A reflective essay on using
design as a tool to initiate social
MA Graphic Design
LIST OF ILLUSTRATIONS
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Edinburgh College of Art.
We are surrounded by design which directs our
lives, to choose one thing over another or value
something more than the other (Ilyin, 2006). As
more aspects of design become part of the main-
stream, the responsibility of shaping our visual
culture falls on graphic designers as they are the
ones packaging content. Looking back, my aim of
doing a Masters was to enable myself to become
a content maker instead of merely supplying the
packaging for messages that promote consumer-
ist culture. The responsibility of communication
designers is to deliver messages effectively, but as
Kalman (1998, p.8) says, “What do you communi-
cate-Burger King or something meaningful?”.
The premise of my design research has always
been contemporary India. The challenge lay in
focussing on a topic or issue that was of signifi-
cance to me, relevant to the rest of the country
(India), and ideally a global audience as well. Initially
I explored contemporary Indian visual culture and
attempted to identify visual trends-particularly in the
field of graphic design. However, graphic design is a
language or a means of communication, not an end
product and I wanted to identify issues concern-
ing vernacular culture to create engaging content.
I decided to change my research method and
explored ethnographic techniques. The variety of
people that make up the Indian subcontinent bring
together the influences and inspiration of many
different cultures and this culture has been evolving
constantly for hundreds of years (Cooper, Gillow,
1996). Choosing one aspect of this vast cultural
pool that could hold a varied audience’s interest
was not an easy task.
Language and culture are part of the world’s
‘ethnosphere’, and our ethnosphere is degrading
rapidly at the cost of development (Davis, 2007).
The aim of this project is to initiate dialogue about
the loss of traditional culture and linguistic diversity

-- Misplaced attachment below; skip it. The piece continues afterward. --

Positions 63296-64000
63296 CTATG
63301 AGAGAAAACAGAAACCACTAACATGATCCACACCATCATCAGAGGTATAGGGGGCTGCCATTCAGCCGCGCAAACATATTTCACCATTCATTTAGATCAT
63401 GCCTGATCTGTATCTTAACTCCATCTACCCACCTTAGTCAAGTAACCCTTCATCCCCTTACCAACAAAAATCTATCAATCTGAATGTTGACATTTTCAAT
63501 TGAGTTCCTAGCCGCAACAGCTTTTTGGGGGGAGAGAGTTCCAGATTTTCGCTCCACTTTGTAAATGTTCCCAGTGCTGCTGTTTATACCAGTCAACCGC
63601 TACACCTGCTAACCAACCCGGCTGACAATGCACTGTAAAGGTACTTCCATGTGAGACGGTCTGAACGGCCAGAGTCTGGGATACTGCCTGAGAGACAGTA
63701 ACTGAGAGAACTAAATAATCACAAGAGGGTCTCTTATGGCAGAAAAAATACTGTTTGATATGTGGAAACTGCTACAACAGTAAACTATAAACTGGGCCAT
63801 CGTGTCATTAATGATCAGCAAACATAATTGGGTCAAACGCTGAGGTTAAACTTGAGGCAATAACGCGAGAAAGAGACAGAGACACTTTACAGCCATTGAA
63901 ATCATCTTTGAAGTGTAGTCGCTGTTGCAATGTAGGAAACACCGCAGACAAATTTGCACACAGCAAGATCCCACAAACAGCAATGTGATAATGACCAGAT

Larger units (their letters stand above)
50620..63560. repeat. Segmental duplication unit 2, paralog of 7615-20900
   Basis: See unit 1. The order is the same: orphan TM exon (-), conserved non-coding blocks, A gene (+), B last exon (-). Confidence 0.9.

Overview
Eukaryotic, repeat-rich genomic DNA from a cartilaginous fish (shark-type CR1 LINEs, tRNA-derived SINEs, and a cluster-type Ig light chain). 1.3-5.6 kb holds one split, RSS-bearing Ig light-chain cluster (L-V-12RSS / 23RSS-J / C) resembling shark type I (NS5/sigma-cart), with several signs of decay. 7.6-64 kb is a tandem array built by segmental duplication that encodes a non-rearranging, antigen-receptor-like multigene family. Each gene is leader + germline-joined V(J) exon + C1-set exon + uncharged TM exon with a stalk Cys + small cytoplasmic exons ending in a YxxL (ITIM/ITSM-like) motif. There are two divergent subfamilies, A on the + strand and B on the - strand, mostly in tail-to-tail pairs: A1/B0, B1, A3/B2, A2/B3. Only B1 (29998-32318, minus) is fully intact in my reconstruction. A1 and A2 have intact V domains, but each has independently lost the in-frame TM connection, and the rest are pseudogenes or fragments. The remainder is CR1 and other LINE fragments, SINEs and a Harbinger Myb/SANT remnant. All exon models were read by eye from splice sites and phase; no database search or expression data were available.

and encourage people to become active partici-
pants in the preservation and evolution of their
culture.This essay is a reflection on my attempt to
work as a design anthropologist to introduce new
perspectives on the cultural complexities that exist
in contemporary India; mapping the process from
research to the final execution.
Figure 1: Clockwise from top left; Geetika Alok, Englishes
[online image]. Shirin (2012) The Hinglish Project [website],
Hand painted type (2012) Painter Kafeel [digital font].
As a country, India is extremely diverse with tradi-
tional crafts and visual culture changing drastically
across states. As digital technology gains popular-
ity, there are emerging trends in communication
design across cities such as the use of clean
vector lines in typography (figure: 1). The inten-
tion behind doing a comparative study of recent
typographic projects was to evaluate where I
placed my personal design aesthetic. In my studio
practice I was experimenting with analogue and
digital print techniques that took inspiration from
traditional handmade crafts (figure: 2). The aim
was to avoid following trends and or succumbing
to western aesthetic styles without resorting to
Along with my studio work I conducted an eth-
nographic experiment where I asked friends and
colleagues from varied international backgrounds
to share their opinions on what they visualised as
contemporary India (figure: 3). While most were